I have no idea what you’re constructing, but that thing you’re working on and your tools are so beautiful that I’ll just go ahead and watch all the videos – Innuya 1 year ago.

The narrative is followed by a paraphrase of Bernard Stiegler’s Technics and Time (1994), likewise read by the artist and played through the studio theatre speakers:

We didn’t begin in the brain but in the feet. It was only when we stood up that hands and feet were freed from grasping. So language developed: another prosthesis. Erect posture determines a new system of relations. The freeing of the hand during locomotion is also that of the face from its grasping functions. The hand will necessarily call for tools, moveable organs; the tools of the hand will necessarily call for the language of the face. Tools for the hand, language of the face, these are the twin poles of the same apparatus.2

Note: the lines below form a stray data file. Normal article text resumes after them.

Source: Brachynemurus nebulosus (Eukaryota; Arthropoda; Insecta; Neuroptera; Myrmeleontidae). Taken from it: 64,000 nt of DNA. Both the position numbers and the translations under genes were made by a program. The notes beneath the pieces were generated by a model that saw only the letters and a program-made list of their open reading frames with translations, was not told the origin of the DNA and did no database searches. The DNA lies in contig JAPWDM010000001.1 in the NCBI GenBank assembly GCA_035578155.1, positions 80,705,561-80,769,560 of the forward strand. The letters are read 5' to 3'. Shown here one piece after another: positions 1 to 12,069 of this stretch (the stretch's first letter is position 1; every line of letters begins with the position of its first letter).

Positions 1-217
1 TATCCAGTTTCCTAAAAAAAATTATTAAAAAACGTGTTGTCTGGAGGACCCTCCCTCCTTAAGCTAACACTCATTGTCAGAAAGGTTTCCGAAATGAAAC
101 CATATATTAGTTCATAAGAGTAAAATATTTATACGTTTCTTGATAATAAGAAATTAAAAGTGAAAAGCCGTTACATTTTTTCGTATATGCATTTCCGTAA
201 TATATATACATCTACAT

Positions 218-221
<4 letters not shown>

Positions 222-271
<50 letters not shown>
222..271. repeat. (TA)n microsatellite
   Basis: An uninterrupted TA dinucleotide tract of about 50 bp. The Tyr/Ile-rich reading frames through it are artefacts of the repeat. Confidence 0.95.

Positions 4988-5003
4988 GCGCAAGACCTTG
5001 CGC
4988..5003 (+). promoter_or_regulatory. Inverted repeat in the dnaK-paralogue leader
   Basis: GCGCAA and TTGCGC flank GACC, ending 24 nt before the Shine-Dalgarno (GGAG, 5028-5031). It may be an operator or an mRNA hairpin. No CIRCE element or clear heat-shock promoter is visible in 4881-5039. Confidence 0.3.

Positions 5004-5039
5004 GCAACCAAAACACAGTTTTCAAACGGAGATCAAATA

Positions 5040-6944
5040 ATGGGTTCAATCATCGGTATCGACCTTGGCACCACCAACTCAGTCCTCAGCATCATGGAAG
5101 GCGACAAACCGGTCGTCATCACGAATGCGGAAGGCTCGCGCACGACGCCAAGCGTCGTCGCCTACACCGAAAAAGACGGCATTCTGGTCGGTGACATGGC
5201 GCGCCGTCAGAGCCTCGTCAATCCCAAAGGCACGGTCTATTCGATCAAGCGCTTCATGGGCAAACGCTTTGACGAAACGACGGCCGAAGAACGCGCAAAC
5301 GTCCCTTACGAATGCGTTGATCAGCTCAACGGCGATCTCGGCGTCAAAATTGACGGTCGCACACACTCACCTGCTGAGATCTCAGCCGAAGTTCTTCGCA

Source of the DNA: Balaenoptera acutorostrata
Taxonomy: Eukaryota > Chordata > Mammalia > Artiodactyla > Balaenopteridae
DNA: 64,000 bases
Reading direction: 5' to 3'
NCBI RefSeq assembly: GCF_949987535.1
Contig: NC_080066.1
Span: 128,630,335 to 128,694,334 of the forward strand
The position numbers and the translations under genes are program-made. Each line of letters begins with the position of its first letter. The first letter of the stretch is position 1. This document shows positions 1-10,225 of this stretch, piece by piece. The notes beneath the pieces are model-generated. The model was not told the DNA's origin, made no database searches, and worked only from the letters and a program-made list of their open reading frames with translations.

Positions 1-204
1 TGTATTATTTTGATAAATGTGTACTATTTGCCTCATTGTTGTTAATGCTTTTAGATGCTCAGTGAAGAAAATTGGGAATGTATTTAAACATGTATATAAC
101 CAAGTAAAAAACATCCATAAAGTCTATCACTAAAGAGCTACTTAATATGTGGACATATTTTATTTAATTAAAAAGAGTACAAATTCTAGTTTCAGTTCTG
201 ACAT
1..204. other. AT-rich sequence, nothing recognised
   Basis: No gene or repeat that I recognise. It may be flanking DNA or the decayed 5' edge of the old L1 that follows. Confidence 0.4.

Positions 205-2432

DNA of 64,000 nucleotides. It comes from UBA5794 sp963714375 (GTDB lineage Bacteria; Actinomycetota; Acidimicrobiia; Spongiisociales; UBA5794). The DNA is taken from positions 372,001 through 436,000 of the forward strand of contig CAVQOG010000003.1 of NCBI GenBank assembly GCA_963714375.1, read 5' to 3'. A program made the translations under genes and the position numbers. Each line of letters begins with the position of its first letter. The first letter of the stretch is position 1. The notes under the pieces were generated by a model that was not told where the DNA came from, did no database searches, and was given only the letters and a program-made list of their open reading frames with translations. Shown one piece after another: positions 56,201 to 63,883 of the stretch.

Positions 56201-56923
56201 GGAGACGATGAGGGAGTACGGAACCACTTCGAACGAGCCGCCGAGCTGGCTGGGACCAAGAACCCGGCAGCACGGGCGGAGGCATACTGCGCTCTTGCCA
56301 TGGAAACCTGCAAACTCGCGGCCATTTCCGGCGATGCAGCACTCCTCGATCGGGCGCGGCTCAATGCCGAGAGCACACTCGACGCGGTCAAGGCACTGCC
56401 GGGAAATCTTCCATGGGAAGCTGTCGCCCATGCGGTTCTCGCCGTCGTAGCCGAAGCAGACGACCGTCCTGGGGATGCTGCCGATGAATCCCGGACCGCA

Brain-feet-hands-face-tools-language. Stiegler follows the trajectory of human evolution, tracing the development of the body as symbiotic with that of technology. A subsequent reading of the context of this excerpt makes the connection more explicit, with Stiegler stating, ‘the human invents himself in the technical by inventing the tool’.4 He also refers directly to the biface – the first technology that humans see themselves within: ‘Flint is the first reflective memory, the first mirror’.5 The artist herself bringing on the equipment before turning it over to the machines, the links suggested between hands and tools, the shifts of attention prompting physical awareness on the part of the viewer: the performance plays and replays Stiegler’s proposition.